Well, I’ll say this. The Sabrina Duncan character is probably my favorite Angel because she seemed to be the one who most often stayed focused on her assigned mission without letting stupid things like love, feelings, rainbows and butterflies get in the way. She was attractive in a way that didn’t call self-conscious attention to itself, and she also seemed extremely pragmatic in dealing with her cases, in a very “if/then” manner when solving crimes. One could say that like Sabrina, the Gremlin arrived with one goal – inexpensive, no-nonsense transportation, one it stayed with until it officially departed after ’78, one year before Kate Jackson left the show to be replaced by Shelley Hack.
Kelly Garrett’s 1977 Ford Mustang II Ghia and a ’77 AMC Pacer D/L wagon.
The restyled, two-year, 1977 and ’78 editions of the Gremlin have long intrigued me for many reasons. The three, original U.S.-built subcompacts that made their debut in the early 1970s, including the Gremlin, the aforementioned Ford Pinto and also the Chevrolet Vega, had seen some minor changes through the early ’70s. Nineteen Seventy-Four brought the most obvious changes to all three, with the newly required five mph bumpers affixed front and rear. Seventy-Seven was the last year for the Vega nameplate, with the hatchback continuing for ’78 as the “Monza S” and the Kammback lasting through ’79. However, ’77 also brought significant redesigns to both the Pinto and Gremlin, both of which I thought were successful. The little Ford’s newly sloped nose and enlarged, segmented taillamps look better to me than what they replaced.
John Bosley’s 1977 Ford Thunderbird and a ’77 AMC Matador coupe.
The Gremlin’s sheetmetal revisions went a bit further, not only with a backwards canted front fascia, but also with a front clip shortened by about three inches that made the car look significantly less front-heavy. Out back were attractive, enlarged, hamburger-shaped taillamps and a license plate holder that was moved upward to conceal the fuel filler cap. The rear glass hatchback window was also made larger, making loading and unloading a bit easier. The little AMC still wasn’t conventionally attractive, but I like the way the revised, inverted trapezoidal grille made the restyled Gremmie look like it was smirking – a fitting visual cue for a vehicle named after a mythical creature known for causing impish trouble.
By ’77, the Gremlin was already in its eighth model year, having had a late, first-year introduction on April Fools’ Day of 1970, so it was way past its sell-by date. Sales of the Pinto, then a similar seven years old by ’77, dropped by about 30% that year, but were still very respectable at about 202,600 units. Gremlin sales were still pretty healthy in ’76 (by AMC standards), at about 52,900 units. Its ’77 redesign prompted a 69% sales decrease to just 16,200 units. That number increased slightly to 22,100 for ’78, but still, a drop of over two-thirds was abysmal. Was this due to the disappearance of the V8 option? I’d wager not, as only 826 V8 Gremlins had been sold in ’76, which translates to less than 2% of total Gremlin production that year. The truth was that there were other new small cars out there that were simply better at doing what the Gremlin did.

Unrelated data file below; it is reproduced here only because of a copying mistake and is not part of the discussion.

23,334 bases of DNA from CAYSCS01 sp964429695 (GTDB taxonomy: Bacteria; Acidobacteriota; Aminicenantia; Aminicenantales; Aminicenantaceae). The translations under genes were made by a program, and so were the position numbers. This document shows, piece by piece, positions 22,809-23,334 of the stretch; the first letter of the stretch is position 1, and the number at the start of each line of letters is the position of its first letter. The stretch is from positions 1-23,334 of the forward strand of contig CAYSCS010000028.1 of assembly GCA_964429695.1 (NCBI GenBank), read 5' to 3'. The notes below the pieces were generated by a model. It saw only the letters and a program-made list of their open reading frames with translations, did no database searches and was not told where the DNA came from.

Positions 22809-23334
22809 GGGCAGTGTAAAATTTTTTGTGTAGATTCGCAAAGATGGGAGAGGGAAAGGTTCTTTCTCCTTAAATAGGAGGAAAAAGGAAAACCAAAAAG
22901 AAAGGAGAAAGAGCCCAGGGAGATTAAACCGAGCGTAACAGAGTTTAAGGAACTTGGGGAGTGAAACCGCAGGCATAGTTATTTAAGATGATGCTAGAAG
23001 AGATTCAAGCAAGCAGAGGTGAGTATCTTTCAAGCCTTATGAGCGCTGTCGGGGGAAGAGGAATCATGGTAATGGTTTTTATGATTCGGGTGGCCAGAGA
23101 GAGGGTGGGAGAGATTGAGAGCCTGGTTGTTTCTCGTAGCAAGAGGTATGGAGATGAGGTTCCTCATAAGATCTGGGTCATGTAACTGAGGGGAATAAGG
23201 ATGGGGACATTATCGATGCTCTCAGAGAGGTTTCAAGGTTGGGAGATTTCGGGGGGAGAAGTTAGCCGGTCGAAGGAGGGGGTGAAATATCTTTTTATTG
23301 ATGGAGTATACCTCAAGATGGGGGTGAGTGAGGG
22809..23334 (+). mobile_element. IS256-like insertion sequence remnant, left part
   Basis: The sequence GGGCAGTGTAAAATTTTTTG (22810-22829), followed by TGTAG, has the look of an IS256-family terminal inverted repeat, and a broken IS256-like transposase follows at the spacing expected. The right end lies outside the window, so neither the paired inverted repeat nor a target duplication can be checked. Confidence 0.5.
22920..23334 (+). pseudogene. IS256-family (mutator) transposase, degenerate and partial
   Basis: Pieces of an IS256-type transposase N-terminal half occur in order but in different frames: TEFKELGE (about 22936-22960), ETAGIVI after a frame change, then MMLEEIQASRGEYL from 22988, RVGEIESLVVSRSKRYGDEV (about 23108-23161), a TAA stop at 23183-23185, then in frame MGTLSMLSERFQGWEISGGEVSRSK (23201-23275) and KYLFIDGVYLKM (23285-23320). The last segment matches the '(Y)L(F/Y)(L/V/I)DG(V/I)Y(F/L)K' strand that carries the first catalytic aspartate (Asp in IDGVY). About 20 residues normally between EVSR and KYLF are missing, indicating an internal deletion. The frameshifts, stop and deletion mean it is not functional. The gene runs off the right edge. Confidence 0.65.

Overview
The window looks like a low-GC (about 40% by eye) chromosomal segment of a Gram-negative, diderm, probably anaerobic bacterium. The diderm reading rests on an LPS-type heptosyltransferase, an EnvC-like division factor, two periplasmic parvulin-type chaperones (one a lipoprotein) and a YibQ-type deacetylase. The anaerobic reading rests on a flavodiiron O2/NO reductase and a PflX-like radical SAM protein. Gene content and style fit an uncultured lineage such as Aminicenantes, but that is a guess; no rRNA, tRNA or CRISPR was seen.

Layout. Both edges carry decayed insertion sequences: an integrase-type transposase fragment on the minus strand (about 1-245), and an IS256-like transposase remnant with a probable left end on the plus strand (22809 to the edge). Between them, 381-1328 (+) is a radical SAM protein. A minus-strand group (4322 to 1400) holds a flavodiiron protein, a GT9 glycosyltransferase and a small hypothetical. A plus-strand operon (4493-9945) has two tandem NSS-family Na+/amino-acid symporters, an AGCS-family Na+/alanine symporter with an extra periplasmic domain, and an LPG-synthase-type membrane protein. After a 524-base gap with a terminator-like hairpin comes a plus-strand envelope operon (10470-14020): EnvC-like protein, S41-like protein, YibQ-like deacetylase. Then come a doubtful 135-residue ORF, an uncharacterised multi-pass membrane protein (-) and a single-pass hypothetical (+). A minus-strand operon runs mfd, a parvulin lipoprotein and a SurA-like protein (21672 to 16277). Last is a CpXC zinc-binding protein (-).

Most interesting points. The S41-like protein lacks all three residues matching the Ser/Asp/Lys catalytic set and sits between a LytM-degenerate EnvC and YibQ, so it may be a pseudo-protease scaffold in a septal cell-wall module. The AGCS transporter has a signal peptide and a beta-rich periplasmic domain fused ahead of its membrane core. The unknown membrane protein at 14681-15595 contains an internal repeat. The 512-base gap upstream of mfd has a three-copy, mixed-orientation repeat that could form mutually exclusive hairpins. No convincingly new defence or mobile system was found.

Tiffany Welles, portrayed by Shelley Hack, inherited Sabrina Duncan’s Pinto.
Getting back to “Charlie’s Angels”, I can recall having seen episodes with more than three occupants in the Cobra II. I’ve also ridden in the back seat of a Ghia similar to Kelly’s car (down to the color) owned by my friend, Michelle, when we were in high school. Space was tight back there with another rider, but doable. I was a decent Twister player then, so I could contort to fit my tall, lanky body without too much trouble, and Michelle was kind enough to move her driver’s seat way up. I also remember seeing several episodes of “Angels” where all three lead characters were loaded into the Pinto.
I have great difficulty, however, imagining more than two occupants in the Gremlin, with its nonexistent rear legroom, compared even to the Pinto. Sabrina (or Tiffany) would be driving, and the other two would have to flip a coin to see who would get the front passenger’s seat and who would get to stretch longitudinally across the back seat. And it would have been extra-ridiculous to hear the added-in tire squealing when the orange, six-cylinder Gremlin would launch from a start in pursuit of the bad guys.
It may be a fruitless mental exercise, but I just like the thought of what might have happened if in another one of AMC’s famous “just go for it” moves, it had spent part of its meager advertising budget on placing its vehicles on a show that would go on to become a huge ratings success and cultural phenomenon. Who knows? Maybe use on this program would have provided a sales bump to American Motors products the way it did for the Cobra II. At the very least, it might have given us the visual treat of watching Kelly Garrett outrun some bad guys in a wood-sided Pacer wagon.
Downtown Flint, Michigan.
Saturday, August 16, 2014 & Saturday, August 15, 2015.
Brochure photos were sourced from www.oldcarbrochures.com.
All other photos were sourced from the internet.